Wednesday, Sep. 12th 2018

Cruciate Ligament tears in dogs and upcoming events

Cranial Cruciate Ligament Tears in Dogs



Joint Health and Cranial Cruciate Tears

Quiz time!  What is the most common orthopedic (bone/joint) injury in dogs?  OK, you already had a clue in the title.  It’s a Cranial (or anterior) Cruciate ligament tear.  This is one of the two ligaments inside the knee joint that help keep the shin and femur bones from slipping against each other when the knee is bent.  You may hear it referred to as an ACL or CCL tear, and it’s a common sports injury in human athletes as well. 

Factors that may contribute to this injury are numerous.   Certainly, obesity and a straight leg conformation are common contributors.  Other factors can include poor diet which contributes to inflammation and “dryness” of the ligament in Chinese terms.  Genetics may play a role.  Many times, dogs receive this injury from jumping or falling from higher places like retaining walls or beds. Dogs that leap in the air after balls or frisbees and land on their hind legs may be prone to it as well.  Sometimes, though, a simple turn while running, hopping off a single step, or squatting to urinate will cause this injury. 

Diagnosis is commonly made during a physical exam by doing a “cranial drawer test”.  In this test, the doctor stabilizes the shin and thigh bones and tries to move the shin bone forward.  If it moves forward at all, this is an indication the ligament is torn.    In more chronic injuries, a “medial buttress” may be felt, which is thickening of the tibia on the inside of the joint as the body tries to stabilize the joint.  A common pattern seen in dogs with this injury is an initial severe lameness either carrying the hind leg or walking with the knee turned out and an obvious limp.  Without treatment, this lameness will seem to get better over a few weeks.  But then the arthritis begins to advance and a limp will return. 

Treatment has several possible levels. Pain medication is a must, of course, in addition to a good joint supplement.  Surgical repair is optimal, in order to rebuild the joint and keep it from slipping.  However, this is fairly expensive and the aftercare of 12 weeks or so of careful exercise restriction and physical therapy can be more than some families can handle.  If surgery is not an option, the second-best treatment is use of a high-quality splint to stabilize the joint.  Ideally, one that has been custom fit to the patient will be used.  These are still fairly expensive though much cheaper than surgery.  But, of course, if you don’t repair the joint with surgery, ongoing damage and advancing arthritis are a given.  In almost all patients who do not receive surgery, and ultimately in some that do, life-long pain management may be needed.  Options for this include medications and supplements, cold laser, acupuncture, and pulsed electro-magnetic field therapy.  Some patients may also benefit from occasional physical therapy such as a water treadmill to strengthen muscles in the legs.  Another benefit of physical therapy is to strengthen the other leg, as 60% or so of dogs that tear one CCL will likely tear the other one at a future point.  At our clinic, we also recommend life-long supplementation with a high-quality glucosamine/MSM product and chiropractic evaluations at least 3 times a year.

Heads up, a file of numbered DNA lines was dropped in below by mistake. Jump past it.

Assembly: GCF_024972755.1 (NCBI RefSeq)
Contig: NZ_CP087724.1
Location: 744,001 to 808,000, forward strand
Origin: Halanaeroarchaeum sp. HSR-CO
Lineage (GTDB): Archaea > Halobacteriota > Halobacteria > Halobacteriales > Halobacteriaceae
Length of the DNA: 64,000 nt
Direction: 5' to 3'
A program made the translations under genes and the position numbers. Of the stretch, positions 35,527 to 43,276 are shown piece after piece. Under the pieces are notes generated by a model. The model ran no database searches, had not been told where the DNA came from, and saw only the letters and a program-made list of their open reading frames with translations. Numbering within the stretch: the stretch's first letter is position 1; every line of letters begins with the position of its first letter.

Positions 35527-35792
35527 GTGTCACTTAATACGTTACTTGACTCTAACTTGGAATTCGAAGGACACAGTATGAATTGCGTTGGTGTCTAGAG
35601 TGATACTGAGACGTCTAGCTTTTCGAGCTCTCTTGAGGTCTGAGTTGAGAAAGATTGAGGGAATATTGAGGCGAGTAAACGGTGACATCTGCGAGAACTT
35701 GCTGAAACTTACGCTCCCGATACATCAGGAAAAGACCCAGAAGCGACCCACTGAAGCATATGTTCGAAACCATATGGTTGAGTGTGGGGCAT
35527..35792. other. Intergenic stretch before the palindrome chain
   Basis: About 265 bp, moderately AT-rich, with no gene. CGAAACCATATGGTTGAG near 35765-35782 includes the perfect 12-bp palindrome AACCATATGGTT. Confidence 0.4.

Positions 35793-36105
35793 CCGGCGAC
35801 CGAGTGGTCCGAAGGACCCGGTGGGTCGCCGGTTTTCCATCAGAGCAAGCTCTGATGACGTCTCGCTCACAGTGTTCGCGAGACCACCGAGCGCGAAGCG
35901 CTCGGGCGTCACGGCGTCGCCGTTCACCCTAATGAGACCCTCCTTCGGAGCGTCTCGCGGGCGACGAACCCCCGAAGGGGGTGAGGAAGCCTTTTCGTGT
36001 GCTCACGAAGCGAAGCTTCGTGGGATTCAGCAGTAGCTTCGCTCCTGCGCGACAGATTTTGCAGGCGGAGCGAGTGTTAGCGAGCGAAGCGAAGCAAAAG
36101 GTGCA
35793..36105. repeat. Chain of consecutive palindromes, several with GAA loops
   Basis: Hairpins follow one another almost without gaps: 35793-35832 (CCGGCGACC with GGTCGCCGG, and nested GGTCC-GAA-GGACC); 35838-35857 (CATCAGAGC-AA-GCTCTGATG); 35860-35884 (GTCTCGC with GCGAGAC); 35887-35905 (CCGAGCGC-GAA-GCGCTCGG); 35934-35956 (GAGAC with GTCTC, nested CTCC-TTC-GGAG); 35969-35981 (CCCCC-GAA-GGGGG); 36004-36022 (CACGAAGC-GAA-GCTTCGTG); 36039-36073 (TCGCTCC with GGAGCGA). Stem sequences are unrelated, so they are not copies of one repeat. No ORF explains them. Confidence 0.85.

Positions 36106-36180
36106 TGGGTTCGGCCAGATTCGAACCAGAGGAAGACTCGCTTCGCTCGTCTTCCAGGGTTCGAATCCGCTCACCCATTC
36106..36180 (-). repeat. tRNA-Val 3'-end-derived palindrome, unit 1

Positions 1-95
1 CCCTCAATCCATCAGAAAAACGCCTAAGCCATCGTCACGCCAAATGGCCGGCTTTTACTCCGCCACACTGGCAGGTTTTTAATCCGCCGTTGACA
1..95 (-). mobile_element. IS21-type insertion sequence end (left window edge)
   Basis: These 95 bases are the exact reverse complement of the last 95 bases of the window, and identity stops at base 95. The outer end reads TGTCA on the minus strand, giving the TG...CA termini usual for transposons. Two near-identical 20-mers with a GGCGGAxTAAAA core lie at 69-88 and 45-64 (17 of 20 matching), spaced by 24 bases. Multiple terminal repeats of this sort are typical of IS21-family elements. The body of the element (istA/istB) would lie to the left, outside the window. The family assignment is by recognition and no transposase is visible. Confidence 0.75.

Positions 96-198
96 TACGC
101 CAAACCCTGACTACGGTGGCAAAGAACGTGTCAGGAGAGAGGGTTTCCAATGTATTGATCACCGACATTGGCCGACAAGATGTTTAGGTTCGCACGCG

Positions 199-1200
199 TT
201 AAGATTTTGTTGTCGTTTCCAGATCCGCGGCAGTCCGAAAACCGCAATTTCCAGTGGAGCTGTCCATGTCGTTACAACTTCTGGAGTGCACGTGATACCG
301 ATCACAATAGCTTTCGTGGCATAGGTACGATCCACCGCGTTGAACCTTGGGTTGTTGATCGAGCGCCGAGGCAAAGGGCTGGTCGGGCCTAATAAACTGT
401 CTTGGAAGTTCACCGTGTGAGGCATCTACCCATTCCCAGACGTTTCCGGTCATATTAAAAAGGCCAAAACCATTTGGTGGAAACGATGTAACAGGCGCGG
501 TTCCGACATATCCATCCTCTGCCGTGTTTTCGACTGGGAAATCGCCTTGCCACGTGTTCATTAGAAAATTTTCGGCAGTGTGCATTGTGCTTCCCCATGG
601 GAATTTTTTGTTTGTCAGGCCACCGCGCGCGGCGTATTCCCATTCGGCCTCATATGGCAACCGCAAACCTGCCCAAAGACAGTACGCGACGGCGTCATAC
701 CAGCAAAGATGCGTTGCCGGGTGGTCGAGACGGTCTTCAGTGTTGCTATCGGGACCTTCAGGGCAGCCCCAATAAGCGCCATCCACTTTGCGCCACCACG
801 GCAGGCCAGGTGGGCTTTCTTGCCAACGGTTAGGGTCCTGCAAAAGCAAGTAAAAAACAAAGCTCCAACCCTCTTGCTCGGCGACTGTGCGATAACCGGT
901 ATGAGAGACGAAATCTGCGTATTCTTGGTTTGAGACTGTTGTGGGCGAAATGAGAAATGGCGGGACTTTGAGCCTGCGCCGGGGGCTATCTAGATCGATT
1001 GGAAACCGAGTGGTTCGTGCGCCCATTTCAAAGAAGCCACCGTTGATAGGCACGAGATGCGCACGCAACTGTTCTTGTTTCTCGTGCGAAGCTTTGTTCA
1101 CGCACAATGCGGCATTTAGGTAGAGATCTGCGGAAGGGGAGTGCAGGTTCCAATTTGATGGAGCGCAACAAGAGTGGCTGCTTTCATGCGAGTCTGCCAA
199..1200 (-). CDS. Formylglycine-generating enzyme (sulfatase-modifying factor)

While we hope your pet never suffers this injury, it is so common that we diagnose at least one every 2-3 weeks in our clinic.  If your pet has a hind leg lameness that is obvious even at a walk, we recommend you make an appointment within 48 hours to have it evaluated.  Many dogs also will not sit straight, but will extend both hind legs to the side, usually with the injured one uppermost.  CCL lameness is usually at least a Grade 3 of 5, meaning the pet is unable to bear full weight on the leg and the stride is noticeably shortened. Grade 4 is considered “toe-touching” meaning they won’t even put the whole foot down.  Grade 5 is non-weight-bearing.  Any lameness with this severity needs attention promptly as it is rare for minor problems like pulled muscles to show this degree of severity. 

Here are a couple of videos that might interest you on the topic:  (What it looks like) (5 things you should know)

Events, Important Dates:

Dr Leonard will be out of the office Friday, 9/14 and from Wednesday, September 26 through Monday, October 1.  During this final week of the month, she will be attending an agility national championship out of state.  In order to serve our clients, Dr Tora Seals from the Springfield area will be filling in.  She is not a holistic medicine specialist but can provide all routine care such as vaccinations or titers, lab work, treatment of skin and ear problems, and diagnosis and treatment of illnesses. We will be scheduling holistic follow-ups with any patient needing this but encourage you to get your pet seen by Dr Seals if they are feeling unwell.  We also will have a chiropractor certified to work on animals here on Thursday afternoon.  If your pet requires regular acupuncture, please make sure we get you scheduled around these dates.  We ask that you be understanding of differences between Dr Leonard and our relief practitioners, and patient with any minor glitches that may occur as they familiarize themselves with our practice style. 


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18011 E St. Rte 58
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